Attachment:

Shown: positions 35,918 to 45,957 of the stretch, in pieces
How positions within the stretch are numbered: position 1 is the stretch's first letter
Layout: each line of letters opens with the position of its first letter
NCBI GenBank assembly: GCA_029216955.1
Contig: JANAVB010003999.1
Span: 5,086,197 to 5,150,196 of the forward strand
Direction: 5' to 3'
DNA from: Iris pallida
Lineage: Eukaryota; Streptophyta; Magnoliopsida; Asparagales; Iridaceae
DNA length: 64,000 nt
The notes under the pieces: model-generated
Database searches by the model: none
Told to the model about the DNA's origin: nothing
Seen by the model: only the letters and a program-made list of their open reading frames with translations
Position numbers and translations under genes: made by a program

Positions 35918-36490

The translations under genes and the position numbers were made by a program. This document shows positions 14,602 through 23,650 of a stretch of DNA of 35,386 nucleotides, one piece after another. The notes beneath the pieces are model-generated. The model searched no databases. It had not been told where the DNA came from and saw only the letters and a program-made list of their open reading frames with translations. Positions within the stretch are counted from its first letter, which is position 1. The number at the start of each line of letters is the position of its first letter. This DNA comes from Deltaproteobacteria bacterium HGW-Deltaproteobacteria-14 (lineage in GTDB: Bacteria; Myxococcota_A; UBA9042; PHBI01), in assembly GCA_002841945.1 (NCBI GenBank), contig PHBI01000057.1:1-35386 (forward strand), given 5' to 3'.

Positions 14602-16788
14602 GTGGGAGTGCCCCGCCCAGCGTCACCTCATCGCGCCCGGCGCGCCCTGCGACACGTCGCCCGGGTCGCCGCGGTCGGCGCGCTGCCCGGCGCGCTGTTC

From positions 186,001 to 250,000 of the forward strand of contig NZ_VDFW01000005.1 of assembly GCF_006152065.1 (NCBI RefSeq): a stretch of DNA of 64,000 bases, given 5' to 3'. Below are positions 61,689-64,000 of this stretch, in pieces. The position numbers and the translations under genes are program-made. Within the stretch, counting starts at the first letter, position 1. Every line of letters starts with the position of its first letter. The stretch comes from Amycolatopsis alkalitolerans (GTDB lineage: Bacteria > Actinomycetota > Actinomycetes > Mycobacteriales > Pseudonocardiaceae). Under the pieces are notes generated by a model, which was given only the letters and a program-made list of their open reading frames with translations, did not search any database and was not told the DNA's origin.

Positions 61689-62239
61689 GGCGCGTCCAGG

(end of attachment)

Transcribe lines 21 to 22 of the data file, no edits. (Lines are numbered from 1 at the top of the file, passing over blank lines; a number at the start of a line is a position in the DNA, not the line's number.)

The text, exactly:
Positions 61689-62239
61689 GGCGCGTCCAGG